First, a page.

Review: Daughter of a Daughter of a Queen

Daughter of a Daughter of a Queen by Sarah BirdCover: Daughter of a Daughter of a Queen

Cathy Williams was a slave born of a slave and a freeman on a Missouri tobacco plantation.  He mother was the daughter of an African queen and never let Cathy forget the fact.  Cathy’s father, a freedman and tailor, taught her proper English and math. Thus, Cathy was no ordinary slave.  When General Phillip Henry Sheridan liberates her from the plantation, she joins his staff as an assistant for his cook, Solomon.  Solomon teaches Cathy many life lessons to better her as well. As the war comes to a close, Cathy gains a taste of freedom and does not want to give it up.

At the war’s end, Cathy choses to disguise herself as a man and join the new regiments known as the Buffalo Soldiers.  These all-black troops would serve out West where it was thought they could be free of racism. Not only do they learn this is not the case, the soldiers must also tackle a lazy commanding officer and numerous building projects.  Cathy personally struggles to hide who she is from the men who believe her to be a “sodomite” and often takes brutal teasing. How will she handle this? How does it affect her relationships with others she serves with? What will happen if her true self is discovered?  Read and find out.

If one was expecting biographical of historical fiction with this novel, the reader will be disappointed.  While aspects of both were included, Bird mainly focused on the fictional Cathy’s very real and very vivid struggles, including freedom, the desire to love, and hiding her true self.  With that in mind, this was more of a coming of age novel. The segment of the novel set after Cathy joins the Buffalo Soldiers reads much like a western, so lovers of that genre would enjoy that part of the novel. Cathy’s mooning over her sergeant,though, brings in elements of a romance.  In terms of historical facts, several were included but the timeline of much was simplified and shifted as to not match the real Cathy Williams’ life. Throughout, the language is a little rough, so this is not a clean read. Even when blank lines were used to represent the worst words, it was still easy from the context to figure out which was meant.  As a whole, this novel was one where I liked bits and pieces, but, as a whole was not quite what I was expecting.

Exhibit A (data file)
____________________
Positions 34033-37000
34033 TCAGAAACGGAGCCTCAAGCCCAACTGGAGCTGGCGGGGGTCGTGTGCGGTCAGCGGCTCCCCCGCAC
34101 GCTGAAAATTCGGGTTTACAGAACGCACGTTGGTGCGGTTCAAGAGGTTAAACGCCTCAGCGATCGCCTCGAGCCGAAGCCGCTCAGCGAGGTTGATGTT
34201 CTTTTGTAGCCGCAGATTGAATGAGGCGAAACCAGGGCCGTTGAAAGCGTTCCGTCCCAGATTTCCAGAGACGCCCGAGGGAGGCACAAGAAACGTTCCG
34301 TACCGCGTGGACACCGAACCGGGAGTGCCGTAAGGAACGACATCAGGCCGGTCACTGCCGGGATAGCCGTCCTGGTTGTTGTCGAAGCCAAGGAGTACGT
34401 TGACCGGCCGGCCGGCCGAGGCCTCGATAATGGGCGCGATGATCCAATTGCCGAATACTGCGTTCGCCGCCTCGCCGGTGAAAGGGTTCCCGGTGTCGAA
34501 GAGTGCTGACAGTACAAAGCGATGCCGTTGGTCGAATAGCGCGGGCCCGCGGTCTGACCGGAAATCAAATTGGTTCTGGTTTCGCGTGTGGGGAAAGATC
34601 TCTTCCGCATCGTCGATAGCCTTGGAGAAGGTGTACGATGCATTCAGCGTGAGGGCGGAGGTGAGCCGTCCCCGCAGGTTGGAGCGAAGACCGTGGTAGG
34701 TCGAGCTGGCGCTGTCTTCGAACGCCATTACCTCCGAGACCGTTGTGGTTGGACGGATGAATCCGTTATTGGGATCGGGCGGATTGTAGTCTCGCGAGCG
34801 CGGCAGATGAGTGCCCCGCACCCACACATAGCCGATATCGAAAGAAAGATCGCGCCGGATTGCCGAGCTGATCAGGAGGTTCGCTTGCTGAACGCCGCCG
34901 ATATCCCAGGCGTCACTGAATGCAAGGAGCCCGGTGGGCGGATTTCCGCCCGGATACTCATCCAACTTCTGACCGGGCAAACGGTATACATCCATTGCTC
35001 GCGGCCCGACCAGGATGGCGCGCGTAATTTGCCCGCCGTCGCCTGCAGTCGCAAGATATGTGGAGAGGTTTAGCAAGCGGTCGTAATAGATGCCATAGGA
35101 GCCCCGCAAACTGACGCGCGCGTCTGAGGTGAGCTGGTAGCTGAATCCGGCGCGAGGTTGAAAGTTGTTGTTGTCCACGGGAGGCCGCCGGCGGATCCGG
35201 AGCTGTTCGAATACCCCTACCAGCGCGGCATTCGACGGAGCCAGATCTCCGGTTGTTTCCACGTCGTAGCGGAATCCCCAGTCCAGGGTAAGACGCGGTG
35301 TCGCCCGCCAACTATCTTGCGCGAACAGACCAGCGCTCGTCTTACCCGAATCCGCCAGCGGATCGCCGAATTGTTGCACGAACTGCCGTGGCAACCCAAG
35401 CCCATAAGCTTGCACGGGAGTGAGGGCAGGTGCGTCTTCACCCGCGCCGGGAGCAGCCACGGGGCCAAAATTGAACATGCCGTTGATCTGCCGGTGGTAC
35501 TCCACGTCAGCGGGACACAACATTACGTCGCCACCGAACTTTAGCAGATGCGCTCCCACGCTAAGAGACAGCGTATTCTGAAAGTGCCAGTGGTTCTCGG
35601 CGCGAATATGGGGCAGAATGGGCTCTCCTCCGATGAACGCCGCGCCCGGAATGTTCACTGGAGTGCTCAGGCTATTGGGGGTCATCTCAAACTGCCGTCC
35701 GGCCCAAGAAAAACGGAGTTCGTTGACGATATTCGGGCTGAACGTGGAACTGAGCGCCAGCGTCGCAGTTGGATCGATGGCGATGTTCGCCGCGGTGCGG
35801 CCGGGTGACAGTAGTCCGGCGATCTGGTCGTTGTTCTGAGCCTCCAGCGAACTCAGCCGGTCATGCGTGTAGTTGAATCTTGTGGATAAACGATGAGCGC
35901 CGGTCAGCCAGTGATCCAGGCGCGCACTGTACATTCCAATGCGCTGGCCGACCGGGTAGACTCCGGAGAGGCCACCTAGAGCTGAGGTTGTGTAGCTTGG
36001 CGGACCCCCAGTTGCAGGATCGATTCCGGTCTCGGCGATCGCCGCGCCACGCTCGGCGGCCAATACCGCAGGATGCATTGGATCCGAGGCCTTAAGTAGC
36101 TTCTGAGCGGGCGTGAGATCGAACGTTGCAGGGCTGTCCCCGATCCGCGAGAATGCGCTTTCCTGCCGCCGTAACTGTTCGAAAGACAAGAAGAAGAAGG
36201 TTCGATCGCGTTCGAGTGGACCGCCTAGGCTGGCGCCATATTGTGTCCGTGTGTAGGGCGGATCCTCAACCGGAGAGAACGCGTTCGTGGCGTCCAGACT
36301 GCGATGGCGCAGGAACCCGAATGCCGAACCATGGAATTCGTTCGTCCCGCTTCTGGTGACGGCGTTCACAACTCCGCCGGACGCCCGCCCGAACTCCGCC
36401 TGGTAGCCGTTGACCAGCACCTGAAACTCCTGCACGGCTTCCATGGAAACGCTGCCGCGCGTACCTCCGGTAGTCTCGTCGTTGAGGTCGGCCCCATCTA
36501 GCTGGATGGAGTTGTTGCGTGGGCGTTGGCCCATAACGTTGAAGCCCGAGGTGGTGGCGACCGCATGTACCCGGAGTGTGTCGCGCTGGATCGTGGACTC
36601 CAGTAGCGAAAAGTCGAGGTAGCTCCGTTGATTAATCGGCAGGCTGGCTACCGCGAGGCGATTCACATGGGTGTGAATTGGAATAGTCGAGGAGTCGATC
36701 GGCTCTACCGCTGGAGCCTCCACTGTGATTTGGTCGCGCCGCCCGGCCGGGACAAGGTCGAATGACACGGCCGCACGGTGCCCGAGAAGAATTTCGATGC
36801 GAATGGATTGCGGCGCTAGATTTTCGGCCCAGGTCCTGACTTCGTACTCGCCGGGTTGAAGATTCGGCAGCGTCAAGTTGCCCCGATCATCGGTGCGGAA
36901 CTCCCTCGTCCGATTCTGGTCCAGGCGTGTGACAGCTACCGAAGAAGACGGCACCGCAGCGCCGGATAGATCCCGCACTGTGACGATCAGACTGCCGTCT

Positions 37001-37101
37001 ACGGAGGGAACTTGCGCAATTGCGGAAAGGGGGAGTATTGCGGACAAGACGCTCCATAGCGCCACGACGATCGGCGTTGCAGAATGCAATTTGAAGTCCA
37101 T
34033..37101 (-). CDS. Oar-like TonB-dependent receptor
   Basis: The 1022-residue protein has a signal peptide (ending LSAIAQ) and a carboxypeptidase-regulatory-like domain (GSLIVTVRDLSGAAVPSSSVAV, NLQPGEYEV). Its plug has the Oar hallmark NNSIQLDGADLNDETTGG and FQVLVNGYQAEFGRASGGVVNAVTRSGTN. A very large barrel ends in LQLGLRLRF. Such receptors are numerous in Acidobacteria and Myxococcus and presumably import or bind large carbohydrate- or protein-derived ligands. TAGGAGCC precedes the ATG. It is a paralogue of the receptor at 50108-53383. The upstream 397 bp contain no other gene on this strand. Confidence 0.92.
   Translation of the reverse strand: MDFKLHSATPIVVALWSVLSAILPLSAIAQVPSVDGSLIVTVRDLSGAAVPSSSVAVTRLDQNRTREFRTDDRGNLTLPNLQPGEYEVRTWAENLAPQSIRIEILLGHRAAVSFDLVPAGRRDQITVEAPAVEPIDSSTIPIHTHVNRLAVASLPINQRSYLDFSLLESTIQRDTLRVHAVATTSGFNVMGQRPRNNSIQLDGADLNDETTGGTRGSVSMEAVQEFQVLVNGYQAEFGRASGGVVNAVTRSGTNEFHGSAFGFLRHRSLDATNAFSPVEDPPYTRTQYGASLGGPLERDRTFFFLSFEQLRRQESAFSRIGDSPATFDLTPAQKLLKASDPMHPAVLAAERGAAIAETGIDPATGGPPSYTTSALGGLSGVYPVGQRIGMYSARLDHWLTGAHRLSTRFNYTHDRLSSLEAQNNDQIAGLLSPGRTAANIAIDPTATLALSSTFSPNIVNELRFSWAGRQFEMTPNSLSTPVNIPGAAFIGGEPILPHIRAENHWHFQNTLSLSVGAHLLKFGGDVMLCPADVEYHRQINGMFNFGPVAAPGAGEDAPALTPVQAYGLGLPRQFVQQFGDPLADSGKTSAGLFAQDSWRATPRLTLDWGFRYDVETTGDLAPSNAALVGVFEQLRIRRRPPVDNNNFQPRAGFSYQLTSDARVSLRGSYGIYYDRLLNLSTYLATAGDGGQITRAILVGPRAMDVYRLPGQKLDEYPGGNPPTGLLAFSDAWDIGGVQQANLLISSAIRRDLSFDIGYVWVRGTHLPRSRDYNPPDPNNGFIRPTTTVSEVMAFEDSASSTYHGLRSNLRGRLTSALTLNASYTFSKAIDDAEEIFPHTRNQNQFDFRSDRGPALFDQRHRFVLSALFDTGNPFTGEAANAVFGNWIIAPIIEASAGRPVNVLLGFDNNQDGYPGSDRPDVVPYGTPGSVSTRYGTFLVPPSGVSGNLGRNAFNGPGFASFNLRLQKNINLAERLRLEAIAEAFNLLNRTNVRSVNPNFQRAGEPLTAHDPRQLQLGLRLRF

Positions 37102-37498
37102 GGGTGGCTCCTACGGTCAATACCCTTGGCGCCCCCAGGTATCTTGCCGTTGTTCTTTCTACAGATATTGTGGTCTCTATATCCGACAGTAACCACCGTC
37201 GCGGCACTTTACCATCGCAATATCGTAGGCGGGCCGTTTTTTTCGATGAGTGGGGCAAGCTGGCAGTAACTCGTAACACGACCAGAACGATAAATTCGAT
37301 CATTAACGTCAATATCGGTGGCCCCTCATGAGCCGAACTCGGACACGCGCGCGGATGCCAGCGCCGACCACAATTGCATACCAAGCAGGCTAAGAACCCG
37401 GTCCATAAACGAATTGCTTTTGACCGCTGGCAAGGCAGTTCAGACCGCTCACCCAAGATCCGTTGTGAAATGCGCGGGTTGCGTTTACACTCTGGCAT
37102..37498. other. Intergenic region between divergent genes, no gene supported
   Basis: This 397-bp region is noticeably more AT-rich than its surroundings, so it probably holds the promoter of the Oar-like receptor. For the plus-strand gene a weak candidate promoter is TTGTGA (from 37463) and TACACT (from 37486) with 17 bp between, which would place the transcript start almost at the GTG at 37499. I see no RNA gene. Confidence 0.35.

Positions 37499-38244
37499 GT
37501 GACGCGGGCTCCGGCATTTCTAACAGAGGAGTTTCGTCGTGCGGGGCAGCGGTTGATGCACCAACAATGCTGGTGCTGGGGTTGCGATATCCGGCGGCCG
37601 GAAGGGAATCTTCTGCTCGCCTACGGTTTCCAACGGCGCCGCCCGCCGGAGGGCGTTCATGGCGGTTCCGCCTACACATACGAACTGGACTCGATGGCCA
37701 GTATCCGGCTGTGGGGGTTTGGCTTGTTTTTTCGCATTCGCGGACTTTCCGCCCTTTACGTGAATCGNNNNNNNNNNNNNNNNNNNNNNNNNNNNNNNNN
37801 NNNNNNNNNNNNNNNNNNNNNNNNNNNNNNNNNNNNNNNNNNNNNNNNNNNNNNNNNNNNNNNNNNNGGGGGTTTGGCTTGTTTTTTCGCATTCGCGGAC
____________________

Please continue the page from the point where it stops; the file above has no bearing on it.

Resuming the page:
Do you think you will read this book?  If not, why? Do you have another book of a female masquerading as a man to recommend?  I know I shared about I Shall be Near to You several years ago, but there are more out there, both fact and fiction.

Thanks to NetGalley for the advanced digital copy.  This novel was released last week.



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